Posted on Monday, November 19, 2007 - 11:47 am:   Edit PostPrint Post

Hi Peter;

Just said I'd post my two-cents.

"It is true that is a bit of a step backwards when it comes to efficiency and infrastructure, but if you open your mind, breathe deep, and enjoy the culture, it is fantastic. It's like the twilight zone here. One foot in the first world, one foot in the third world, one arm in the 50's and one arm in the 80's...with many fingers in the 21st century. "

These comments from WTM are spot on.I can only speak for BA as that is all I know.I'm Irish and came down here 8 months ago full time after multiple 3-4 month visits.
Things happen much slower here;everything happens much slower; its a small bit of a time warp in certain cases.My personal pet hate is when you are trying to buy things; lines in supermarkets take an eternity ; Argentines are the most patient people I have ever met; but on the upside small local shops can take as long as you want-fast or slow- chat or no-chat; depends what your in the mood for;reminds me of classic 50's mom-n -pop movies where you get a chat as well as your commodities.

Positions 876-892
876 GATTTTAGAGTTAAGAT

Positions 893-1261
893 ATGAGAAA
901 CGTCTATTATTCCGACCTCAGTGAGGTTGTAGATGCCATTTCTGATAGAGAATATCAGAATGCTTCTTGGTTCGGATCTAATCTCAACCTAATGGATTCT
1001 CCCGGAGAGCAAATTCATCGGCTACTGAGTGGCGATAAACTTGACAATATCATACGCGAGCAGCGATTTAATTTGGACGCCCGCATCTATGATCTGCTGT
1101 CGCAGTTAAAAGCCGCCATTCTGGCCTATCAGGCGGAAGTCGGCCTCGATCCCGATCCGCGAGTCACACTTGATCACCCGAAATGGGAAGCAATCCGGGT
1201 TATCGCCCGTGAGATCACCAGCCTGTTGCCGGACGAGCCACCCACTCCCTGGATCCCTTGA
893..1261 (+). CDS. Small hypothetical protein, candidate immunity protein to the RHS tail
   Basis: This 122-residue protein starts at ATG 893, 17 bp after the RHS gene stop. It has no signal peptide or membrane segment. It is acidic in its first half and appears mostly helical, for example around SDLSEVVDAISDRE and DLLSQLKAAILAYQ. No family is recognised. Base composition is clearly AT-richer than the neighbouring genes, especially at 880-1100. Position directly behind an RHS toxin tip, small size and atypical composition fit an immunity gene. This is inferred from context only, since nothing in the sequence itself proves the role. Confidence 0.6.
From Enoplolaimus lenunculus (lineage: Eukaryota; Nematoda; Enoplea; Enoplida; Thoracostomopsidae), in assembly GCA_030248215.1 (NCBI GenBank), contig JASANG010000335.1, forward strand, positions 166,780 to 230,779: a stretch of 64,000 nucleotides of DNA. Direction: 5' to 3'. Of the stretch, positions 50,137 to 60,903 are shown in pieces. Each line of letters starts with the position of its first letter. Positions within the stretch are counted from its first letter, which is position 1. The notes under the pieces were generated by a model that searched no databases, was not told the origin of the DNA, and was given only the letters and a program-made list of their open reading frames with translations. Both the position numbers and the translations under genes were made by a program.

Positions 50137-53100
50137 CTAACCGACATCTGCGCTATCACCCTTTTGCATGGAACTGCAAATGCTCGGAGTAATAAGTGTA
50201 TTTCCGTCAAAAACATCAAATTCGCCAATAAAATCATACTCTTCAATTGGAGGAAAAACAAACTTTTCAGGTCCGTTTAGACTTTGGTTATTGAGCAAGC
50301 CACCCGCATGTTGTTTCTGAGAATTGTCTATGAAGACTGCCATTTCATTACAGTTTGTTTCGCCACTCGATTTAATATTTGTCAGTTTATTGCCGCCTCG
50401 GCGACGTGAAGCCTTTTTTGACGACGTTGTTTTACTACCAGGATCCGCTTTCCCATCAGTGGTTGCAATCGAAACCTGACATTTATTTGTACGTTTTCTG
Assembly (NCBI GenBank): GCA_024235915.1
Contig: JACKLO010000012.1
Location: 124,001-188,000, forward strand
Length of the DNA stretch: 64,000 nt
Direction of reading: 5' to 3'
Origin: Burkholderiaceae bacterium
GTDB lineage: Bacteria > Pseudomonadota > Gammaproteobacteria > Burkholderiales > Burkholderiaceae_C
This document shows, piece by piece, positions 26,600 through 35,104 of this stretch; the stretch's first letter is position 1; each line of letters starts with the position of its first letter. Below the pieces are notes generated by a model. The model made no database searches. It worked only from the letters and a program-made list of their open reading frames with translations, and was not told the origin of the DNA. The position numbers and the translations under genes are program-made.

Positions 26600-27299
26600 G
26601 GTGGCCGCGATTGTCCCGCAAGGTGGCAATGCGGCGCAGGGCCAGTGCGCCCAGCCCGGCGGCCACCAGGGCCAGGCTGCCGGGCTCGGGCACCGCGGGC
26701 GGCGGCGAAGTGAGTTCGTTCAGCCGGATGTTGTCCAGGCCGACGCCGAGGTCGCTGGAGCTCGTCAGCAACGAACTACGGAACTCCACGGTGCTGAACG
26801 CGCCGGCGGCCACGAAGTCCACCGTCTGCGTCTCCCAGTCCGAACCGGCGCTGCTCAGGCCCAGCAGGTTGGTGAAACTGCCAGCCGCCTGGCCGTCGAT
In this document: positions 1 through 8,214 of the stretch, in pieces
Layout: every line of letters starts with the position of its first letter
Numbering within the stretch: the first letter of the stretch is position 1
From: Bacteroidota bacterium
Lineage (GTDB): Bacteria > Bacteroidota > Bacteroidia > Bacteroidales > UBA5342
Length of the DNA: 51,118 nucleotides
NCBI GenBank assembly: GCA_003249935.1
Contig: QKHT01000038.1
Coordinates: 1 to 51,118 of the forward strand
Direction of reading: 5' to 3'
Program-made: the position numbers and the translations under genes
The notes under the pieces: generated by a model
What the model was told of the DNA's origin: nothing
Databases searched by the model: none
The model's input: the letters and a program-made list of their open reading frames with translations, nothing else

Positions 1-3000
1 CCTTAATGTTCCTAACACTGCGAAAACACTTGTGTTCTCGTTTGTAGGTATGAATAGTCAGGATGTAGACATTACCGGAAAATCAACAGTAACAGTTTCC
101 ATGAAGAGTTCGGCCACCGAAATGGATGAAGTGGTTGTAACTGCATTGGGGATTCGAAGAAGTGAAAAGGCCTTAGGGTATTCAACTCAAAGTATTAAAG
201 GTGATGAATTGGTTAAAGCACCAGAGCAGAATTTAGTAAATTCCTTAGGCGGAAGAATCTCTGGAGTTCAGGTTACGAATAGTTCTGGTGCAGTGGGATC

In most cafes and restaurants expect to wait for your bill; there is virtually no chance of a rush-in rush-out bite to eat; if your paying it means your staying; something that took a lot of getting used to for me; but to be honest something I have adapted to and actually quite like.
I haven't been to Canada so I really cant compare as to your system; but it is definitely not like the north American dining experience.Orders are delivered casually and in their own time; as are drinks; if you want it you most likely will have to wait..:-)
A lot of systems are old and archaic here; causing much hassle for the locals ; but they adapt and you will too.I often find myself grinning at a system that causes much grief for the average Argentine and myself; come up with a solution in my head; and then find when said to my wife (shes Argentine) I find they know;the government knows; the companies know; but no-one is willing/able to do anything about it.There is mindsets here that don't want to be changed .Its not a bad thing ;its just inefficient in some cases.